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Godfather of Salsa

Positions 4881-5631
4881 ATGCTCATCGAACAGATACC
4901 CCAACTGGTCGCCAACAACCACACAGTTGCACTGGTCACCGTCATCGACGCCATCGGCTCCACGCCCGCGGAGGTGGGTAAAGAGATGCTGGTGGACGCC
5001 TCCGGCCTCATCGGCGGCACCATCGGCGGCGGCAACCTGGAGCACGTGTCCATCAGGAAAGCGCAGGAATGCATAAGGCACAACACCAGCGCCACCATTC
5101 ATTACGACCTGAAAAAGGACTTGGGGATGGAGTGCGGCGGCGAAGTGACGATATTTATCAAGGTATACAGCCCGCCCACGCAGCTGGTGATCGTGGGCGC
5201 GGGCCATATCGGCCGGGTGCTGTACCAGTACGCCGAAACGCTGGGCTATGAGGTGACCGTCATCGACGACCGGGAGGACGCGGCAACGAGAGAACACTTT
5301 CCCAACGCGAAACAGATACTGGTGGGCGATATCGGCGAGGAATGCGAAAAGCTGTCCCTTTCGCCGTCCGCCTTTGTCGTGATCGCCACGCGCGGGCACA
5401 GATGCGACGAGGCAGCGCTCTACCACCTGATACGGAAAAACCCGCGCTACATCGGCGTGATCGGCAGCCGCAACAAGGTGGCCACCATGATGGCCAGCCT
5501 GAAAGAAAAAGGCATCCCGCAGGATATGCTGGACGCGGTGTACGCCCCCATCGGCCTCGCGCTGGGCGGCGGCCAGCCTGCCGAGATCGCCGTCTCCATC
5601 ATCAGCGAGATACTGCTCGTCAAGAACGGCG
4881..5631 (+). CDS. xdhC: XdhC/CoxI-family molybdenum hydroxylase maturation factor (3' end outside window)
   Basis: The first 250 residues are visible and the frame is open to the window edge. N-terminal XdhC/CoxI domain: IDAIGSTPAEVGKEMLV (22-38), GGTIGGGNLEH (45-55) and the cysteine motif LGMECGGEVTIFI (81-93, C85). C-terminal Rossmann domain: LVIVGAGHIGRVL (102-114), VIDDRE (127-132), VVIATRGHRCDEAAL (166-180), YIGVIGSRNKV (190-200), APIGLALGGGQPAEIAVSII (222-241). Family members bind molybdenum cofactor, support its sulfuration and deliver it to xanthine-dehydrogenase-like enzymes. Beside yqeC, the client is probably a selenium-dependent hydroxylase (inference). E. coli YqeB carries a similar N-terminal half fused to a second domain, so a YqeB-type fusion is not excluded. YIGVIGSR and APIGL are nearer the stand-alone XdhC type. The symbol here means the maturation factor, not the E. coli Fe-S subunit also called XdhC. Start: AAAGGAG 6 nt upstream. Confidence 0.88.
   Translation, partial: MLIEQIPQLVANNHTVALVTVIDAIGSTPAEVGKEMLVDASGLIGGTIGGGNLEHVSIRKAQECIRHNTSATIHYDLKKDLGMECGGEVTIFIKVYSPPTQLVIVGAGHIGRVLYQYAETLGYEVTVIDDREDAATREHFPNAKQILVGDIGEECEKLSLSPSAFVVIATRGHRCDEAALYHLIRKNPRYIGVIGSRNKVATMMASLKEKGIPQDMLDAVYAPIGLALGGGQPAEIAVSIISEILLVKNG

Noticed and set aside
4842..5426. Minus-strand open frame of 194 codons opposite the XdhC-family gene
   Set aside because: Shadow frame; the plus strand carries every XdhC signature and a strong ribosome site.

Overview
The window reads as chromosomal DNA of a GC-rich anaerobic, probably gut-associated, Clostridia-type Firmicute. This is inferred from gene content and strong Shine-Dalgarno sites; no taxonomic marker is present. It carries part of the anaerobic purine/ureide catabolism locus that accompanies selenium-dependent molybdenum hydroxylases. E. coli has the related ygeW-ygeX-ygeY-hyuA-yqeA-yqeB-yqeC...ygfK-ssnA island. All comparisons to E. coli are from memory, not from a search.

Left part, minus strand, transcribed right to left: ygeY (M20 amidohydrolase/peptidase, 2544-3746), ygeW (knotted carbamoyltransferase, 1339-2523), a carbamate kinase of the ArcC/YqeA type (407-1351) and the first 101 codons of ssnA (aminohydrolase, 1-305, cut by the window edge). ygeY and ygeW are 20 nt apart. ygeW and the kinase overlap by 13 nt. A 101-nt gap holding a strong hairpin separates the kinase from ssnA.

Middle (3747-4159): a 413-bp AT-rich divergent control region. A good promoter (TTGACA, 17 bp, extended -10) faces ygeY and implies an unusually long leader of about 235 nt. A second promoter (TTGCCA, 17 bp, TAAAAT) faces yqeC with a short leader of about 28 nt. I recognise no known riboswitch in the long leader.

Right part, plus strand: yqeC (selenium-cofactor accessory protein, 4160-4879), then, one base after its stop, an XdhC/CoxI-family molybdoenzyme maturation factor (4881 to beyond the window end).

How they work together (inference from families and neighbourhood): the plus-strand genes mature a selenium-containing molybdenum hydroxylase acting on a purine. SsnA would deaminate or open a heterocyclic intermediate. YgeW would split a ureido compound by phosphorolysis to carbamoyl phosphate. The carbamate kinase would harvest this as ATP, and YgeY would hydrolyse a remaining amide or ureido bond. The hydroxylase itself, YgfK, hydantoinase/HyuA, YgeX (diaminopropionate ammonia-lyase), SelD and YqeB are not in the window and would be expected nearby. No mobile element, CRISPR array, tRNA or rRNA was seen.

Pacheco, a native of the Dominican Republic who came to New York City with his family as a boy, learned to play many instruments including accordion, violin, and flute. He began playing professionally in the early 1950s and formed his own band in 1960, Pacheco y su Charanga. They helped popularize the pachanga, a dance trend of the early 1960s that mixed merengue and cha-cha-cha. In 1964, Pacheco co-founded Fania Records with a goal of creating a musical home for Latino musicians. He brought together musicians and diverse styles of Latin music, blending and fusing genres to help create the new genre of salsa. Notable artists recording at Fania included Celia Cruz (1925-2003), Willie Colon, and Tito Puente (1923–2000). Pacheco’s important role in creating and popularizing salsa music earned him the nickname, the Godfather of Salsa. He was honored with a Latin Grammy Lifetime Achievement Award in 2005.